Automating Exclusions: How Digitalisation Can Lead to Exclusions in Welfare Programmes

Image Credit:

‘Ramani Soren, Laylum village, Boram block, Jharkhand’
Adithyan, Down to Earth

Official claims that digitalisation will eliminate fraud, remove unwanted intermediaries, and seamlessly and rapidly transfer funds to the intended beneficiaries are not borne out in practice. Instead the digitalisation drive has automated exclusions, increased opacity for NREGA workers and other beneficiaries, lengthened the ‘last mile’, and placed workers at the mercy of Aadhaar. Further, introducing more digital systems cannot solve the core problem of insufficient funds, which is a political decision.

Rajendran Narayanan teaches in Azim Premji University, Bangalore and is associated with LibTech India.

The decade between 2004 and 2013 heralded a slew of rights-based legislations on the back of social movements crusading for transparency and accountability. These legislations were designed to transform the nature of the citizen-State relationship, by making some fundamental requirements of life such as work, food, nutrition, and education into legally mandated rights. The articulation of these rights was drawn by reading together both the Fundamental Rights and the Directive Principles of State Policy of the Indian Constitution. For example, the right to work got enshrined as the Mahatma Gandhi National Rural Employment Guarantee Act (NREGA). Food security and the nutritional requirements of women and children were built into the National Food Security Act (NFSA). Both NREGA and NFSA need to be seen as a legislative fruition of Article 21, the right to life. The formulation and language of rights are critical from the perspective of citizenship, and there is much to celebrate in how rights-based legislations have been pivotal for the poor.

The last one and a half decades have also seen an extraordinary rise in internet technologies. To this end, the ‘Digital India’ campaign, launched by the Union government under the BJP, is one of their much publicised governance initiatives. Its vision is to transform India into a digitally empowered society and ‘knowledge economy.’ To realise such a vision, there has been a massive thrust for digital technologies in every sphere of our lives. For instance, as per the National Payments Corporation of India (NPCI)[1], in November 2023 alone, there have been nearly 11.2 billion UPI (Unified Payments Interface) transactions amounting to more than Rs 17 lakh crores. According to the champions of the digital economy, advancements in technologies like UPI have had a transformative impact in financial transactions for businesses.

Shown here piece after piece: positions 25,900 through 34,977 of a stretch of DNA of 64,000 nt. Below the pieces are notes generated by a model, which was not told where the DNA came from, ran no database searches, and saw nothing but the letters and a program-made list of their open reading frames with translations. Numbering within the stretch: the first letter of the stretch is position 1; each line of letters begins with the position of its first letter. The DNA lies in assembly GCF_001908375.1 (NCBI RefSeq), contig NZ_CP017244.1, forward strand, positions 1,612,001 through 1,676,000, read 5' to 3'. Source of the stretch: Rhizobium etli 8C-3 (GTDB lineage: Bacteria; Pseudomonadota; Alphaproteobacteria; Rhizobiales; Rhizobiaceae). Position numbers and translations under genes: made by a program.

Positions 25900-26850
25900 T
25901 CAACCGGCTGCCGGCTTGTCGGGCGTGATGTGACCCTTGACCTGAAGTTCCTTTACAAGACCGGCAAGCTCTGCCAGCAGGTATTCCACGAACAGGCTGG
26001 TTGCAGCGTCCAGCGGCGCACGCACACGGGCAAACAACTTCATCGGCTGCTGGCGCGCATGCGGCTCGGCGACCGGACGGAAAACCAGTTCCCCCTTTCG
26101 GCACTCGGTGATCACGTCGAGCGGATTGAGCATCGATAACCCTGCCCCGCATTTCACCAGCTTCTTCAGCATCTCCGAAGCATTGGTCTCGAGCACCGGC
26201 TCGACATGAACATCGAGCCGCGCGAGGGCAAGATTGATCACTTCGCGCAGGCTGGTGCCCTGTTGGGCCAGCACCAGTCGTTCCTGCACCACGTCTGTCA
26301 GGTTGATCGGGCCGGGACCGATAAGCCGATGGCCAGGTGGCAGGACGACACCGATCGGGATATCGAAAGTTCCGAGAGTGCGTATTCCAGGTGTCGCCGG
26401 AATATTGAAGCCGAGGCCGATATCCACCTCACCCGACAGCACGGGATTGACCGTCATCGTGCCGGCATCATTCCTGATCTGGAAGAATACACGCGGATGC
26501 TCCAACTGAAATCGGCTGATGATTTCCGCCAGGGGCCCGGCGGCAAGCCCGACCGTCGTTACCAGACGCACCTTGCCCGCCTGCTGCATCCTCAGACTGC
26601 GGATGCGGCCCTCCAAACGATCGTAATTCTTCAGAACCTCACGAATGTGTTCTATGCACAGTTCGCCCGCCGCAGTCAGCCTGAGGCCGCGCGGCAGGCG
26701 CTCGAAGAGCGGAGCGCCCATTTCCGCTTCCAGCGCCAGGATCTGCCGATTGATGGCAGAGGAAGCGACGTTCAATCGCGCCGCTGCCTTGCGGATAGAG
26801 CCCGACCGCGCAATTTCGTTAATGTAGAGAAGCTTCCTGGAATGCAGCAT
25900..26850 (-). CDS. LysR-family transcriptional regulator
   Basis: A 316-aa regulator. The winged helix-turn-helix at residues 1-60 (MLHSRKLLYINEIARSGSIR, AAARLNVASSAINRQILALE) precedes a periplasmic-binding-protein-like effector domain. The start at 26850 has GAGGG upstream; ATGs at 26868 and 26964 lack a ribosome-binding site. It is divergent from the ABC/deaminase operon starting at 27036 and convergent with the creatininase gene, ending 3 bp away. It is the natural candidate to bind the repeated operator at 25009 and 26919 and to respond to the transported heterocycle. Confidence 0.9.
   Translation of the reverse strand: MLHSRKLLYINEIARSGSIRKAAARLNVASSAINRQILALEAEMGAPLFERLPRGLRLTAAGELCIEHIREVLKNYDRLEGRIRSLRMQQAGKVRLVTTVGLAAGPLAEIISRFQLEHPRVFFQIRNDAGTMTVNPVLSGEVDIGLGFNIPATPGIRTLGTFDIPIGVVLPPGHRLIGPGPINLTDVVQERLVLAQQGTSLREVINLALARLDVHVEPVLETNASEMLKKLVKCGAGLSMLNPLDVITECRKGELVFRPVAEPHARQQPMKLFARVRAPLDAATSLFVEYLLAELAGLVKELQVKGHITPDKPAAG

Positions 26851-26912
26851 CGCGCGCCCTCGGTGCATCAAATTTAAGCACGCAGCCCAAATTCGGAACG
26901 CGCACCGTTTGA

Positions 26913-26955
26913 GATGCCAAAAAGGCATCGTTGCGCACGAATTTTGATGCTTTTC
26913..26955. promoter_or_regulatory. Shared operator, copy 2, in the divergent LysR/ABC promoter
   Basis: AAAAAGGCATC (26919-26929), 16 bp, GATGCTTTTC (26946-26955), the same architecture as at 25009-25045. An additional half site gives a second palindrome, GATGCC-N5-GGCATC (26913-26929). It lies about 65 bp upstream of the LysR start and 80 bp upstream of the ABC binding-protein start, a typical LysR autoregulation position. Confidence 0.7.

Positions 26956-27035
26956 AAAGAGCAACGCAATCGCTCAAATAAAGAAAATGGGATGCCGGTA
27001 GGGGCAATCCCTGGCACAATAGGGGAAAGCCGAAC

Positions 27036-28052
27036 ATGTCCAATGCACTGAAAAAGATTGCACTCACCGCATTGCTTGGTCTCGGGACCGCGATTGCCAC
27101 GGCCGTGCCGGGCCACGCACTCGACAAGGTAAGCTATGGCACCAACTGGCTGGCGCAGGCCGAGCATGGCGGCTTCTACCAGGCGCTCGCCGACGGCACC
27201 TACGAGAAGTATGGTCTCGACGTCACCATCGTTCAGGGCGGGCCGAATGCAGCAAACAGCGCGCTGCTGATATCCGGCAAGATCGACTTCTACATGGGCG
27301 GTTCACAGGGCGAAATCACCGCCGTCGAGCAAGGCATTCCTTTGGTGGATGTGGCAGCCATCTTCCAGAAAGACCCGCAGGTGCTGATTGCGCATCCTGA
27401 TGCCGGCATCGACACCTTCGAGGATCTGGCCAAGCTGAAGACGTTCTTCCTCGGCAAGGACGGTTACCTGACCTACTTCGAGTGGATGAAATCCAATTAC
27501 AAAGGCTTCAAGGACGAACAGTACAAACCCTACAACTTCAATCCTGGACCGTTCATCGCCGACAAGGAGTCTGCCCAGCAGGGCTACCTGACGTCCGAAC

The preoccupations of governments

For governments, key preoccupations with regard to the implementation of welfare schemes include achieving policy objectives efficiently at scale and reducing corruption. And digital technologies appear to be promising in this regard. Many Indian states and ministries at the central level have created various digital platforms to identify rights and entitlement holders, disburse cash, and monitor the efficacy of various programmes. The 12-digit biometric based ID called Aadhaar has been a primary tool for the Union Government in this regard. During enrolment for Aadhaar, demographic details of individuals along with their biometric fingerprints and iris scans are collected, as they are considered to be unique identifiers of individuals. These details are stored in the Aadhaar database. Aadhaar is meant to provide every resident with a unique ID and, so as to eliminate ‘ghost’ and ‘fake’ individuals from welfare rolls. The Jan Aadhaar initiative in Rajasthan, the Parivar Pehchan Patra (PPP) database in Haryana, and the Smart Pulse Survey of the state of Andhra Pradesh etc are some examples of state level identity databases.

Most social security programmes are implemented through some scheme specific Management Information System (MIS). For cash transfer programmes, some financial platforms are also integrated with the respective MIS. These have been branded under the catch-all umbrella phrase Direct Benefits Transfers, or DBT. A total of 314 schemes from 54 ministries have been classified as being ‘DBT schemes’ by the Union Government. Indeed, the 2022-23 Economic Survey[2] presents a glowing picture of the progress in DBT using Aadhaar: “In a very short time, the country has seen a great multiplier effect on social and economic growth through the different uses of digital enablement led by the humble mobile phone and the Aadhar number– targeted beneficiary identification for various benefits, provision of healthcare and education services and financial inclusion.”